For non-Indigenous Australians do not speak a separate language to Britain and America. Our theatre is not bound up with linguistic revival, like the Abbey Theatre in Dublin, or the Finnish National Theatre in Helsinki. Yet the acoustic space our plays occupy – not just colloquially, but in accent, tone, pitch and rhythm; the whole lexical understanding that accompanies words when spoken aloud – is key to our social identity.
Australian drama is a fugue drama, at once part of the larger body of Anglophone playwriting and radically distinct from it. Rusty Bugles is an important link between the plot-based realism of the 1920s and 1930s, exemplified by companies like The Pioneer Players, and the radical explorations of the Australian voice that characterise 1970s writers like Jack Hibberd, David Williamson, Alma de Groen and Dorothy Hewett.
It introduced a new tone, and thus a new horizon of creative possibility. As Fitton wrote in the introduction to the 1980 republication of the play text (which restored all the original language):
I consider Rusty Bugles to be the war play, at least for this country. Rusty Bugles was based in reality, in people that Sumner knew; and based on the little things, however trifling, that happened from day to day in this isolated ordnance camp.
He had written the play, he told me, as a protest against bureaucracy: in memory of hundreds of men up there rotting in an ordnance depot who had wanted to be on active service to their country. Of course, it is a long time ago that we first presented Rusty Bugles; but I still believe it to be the best Australian play ever written.
The AusStage database lists only a handful of productions of Rusty Bugles, the last notable one in 1979, for the New Theatre, directed by the late John Tasker. A cast of eighteen makes it hard for cash-strapped contemporary companies to revive it, even assuming they are inclined to works from this period of the Australian repertoire, which not all of them are.
But this is not the only reason. The view of war in Rusty Bugles is practical, weary, sardonic, disrespectful. It is too much to call it an anti-war play. But it certainly rejects any heroic posturing. When the war is mentioned, it is in terms of its cost: its disruption to life, love and happiness; the people it puts in harm’s way. Have we forgotten this about the war I wonder, in our eagerness to “honour the sacrifice” of those caught up in horrific conflicts?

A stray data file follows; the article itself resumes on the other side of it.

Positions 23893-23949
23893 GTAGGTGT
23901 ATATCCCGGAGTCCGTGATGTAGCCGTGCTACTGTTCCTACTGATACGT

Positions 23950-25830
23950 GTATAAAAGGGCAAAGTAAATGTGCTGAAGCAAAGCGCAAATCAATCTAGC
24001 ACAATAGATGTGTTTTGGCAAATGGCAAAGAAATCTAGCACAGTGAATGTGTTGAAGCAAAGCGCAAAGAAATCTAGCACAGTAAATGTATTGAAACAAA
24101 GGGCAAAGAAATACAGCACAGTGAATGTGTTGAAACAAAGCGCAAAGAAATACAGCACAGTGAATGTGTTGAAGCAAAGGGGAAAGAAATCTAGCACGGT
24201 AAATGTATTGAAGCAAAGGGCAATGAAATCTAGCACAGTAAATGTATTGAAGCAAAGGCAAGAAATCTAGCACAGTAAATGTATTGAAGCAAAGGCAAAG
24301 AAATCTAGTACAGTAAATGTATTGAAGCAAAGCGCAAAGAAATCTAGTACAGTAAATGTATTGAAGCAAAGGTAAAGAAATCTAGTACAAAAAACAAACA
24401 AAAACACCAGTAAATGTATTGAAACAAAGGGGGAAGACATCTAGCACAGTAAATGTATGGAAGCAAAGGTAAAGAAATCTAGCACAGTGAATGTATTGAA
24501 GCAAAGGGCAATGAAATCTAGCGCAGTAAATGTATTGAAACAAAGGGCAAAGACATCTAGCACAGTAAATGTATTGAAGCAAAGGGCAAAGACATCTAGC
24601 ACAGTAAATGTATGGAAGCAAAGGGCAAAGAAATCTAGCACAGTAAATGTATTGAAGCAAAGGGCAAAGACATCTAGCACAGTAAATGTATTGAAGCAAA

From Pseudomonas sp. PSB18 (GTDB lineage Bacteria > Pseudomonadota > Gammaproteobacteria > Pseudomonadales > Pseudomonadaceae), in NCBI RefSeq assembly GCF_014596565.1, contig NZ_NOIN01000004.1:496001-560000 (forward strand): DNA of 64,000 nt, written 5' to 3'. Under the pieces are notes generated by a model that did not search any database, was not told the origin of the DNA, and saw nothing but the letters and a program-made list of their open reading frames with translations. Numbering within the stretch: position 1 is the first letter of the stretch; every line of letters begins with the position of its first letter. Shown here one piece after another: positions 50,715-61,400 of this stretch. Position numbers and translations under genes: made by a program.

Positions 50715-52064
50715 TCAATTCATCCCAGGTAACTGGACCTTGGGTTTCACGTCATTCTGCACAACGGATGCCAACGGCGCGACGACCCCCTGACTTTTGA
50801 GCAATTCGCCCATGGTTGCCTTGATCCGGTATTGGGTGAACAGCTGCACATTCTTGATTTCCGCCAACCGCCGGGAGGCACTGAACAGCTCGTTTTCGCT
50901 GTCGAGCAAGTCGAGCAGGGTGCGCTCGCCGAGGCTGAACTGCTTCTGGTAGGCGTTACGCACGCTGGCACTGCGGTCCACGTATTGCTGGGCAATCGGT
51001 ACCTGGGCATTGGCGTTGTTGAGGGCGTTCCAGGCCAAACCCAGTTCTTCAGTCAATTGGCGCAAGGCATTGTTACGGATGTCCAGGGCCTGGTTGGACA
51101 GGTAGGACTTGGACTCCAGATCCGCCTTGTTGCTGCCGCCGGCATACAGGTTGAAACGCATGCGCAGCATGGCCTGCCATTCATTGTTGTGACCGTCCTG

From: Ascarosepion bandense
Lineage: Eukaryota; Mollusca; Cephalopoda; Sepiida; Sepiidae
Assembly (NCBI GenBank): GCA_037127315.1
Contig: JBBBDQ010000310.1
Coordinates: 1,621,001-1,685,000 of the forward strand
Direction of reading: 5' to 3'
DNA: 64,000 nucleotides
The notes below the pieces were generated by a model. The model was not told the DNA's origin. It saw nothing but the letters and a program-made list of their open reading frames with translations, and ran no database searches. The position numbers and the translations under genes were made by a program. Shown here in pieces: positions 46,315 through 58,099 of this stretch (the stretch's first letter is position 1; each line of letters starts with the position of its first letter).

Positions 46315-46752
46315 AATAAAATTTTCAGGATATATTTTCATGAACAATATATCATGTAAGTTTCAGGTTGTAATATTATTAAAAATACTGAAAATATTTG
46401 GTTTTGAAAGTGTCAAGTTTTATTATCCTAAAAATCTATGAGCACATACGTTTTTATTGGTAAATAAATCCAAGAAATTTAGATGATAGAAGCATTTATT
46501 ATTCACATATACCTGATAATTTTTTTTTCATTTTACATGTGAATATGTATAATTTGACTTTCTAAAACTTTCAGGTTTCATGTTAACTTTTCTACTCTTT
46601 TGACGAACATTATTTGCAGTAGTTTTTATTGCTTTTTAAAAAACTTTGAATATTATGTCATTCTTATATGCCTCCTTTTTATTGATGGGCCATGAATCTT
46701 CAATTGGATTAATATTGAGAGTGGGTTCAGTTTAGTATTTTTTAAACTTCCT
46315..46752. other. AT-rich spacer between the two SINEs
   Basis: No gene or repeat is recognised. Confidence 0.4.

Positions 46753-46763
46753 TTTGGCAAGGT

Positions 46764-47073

Rusty Bugles is a drama of undercurrents and shadowy themes, and there are indications that the soldiers are anti-Semitic, racist and paranoid. It has a “warts and all” quality which is also part of its unheroic worldview. But this is not all that the soldiers are, and their resilience, good humour and solidarity also shine through.
An example is the leave-taking between Rod and Vic at the end of the play, as Rod stays on at the depot while Vic, now in full uniform, goes off to the Pacific:
ROD: The Wet…. she come.
VIC: The Wet…. I go.
ROD: Well… I reckon you’d better go and pick up the others… Almost time for you to be over at the R.T.D.
VIC: Yes – well…. So long, Sammy [He shakes hands.]
SAMMY: Hooray, Vic.
OT: So long. Make sure you don’t come back.
VIC: Don’t worry. It’ll be the islands for me next time. The real dinkum war. No more sitting on my pratt among the forgotten legions.
It is great thing to write a play about human affection that has little affectionate dialogue in it; a play about war that has no fighting in it; a play about Australia with no self-consciousness, stridency or nationalist bathos.
In the first three articles of the series The Great Australian Plays, Julian will look at Australian plays from the years after War War II. Next will be The Torrents by Oriel Gray, Summer of the Seventeenth Doll by Ray Lawler and A Cheery Soul by Patrick White.
Julian Meyrick, Professor of Creative Arts, Flinders University
This post was written by the author in their personal capacity.The opinions expressed in this article are the author’s own and do not reflect the view of The Theatre Times, their staff or collaborators.
This post was written by Julian Meyrick.
The views expressed here belong to the author and do not necessarily reflect our views and opinions.